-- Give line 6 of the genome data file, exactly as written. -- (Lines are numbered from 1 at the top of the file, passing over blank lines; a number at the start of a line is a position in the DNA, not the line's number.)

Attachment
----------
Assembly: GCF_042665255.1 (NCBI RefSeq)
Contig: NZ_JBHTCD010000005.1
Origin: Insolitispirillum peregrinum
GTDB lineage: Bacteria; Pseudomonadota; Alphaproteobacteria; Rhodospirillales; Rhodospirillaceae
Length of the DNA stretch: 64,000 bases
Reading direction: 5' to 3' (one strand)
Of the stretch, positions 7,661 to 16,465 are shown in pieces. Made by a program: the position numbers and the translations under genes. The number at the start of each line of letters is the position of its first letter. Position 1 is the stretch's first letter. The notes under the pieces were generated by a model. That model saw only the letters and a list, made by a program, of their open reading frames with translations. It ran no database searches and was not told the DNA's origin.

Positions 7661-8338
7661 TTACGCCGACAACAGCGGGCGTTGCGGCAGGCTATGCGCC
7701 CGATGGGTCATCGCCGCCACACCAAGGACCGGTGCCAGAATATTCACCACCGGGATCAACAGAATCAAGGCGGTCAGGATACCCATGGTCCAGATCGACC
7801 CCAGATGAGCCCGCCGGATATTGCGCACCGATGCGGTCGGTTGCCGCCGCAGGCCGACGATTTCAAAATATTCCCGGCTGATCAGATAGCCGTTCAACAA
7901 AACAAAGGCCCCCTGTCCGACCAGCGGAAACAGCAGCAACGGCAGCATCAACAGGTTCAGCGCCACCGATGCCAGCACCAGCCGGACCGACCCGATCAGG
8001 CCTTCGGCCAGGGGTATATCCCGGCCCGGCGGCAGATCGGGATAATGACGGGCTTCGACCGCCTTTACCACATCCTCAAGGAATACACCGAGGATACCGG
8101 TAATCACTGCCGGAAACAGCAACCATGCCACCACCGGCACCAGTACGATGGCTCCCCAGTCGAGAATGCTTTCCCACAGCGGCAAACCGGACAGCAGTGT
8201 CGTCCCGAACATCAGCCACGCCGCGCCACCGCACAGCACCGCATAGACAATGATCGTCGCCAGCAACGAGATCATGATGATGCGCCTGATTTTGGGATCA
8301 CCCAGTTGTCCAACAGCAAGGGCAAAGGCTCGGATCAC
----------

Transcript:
Reading direction: 5' to 3' (one strand)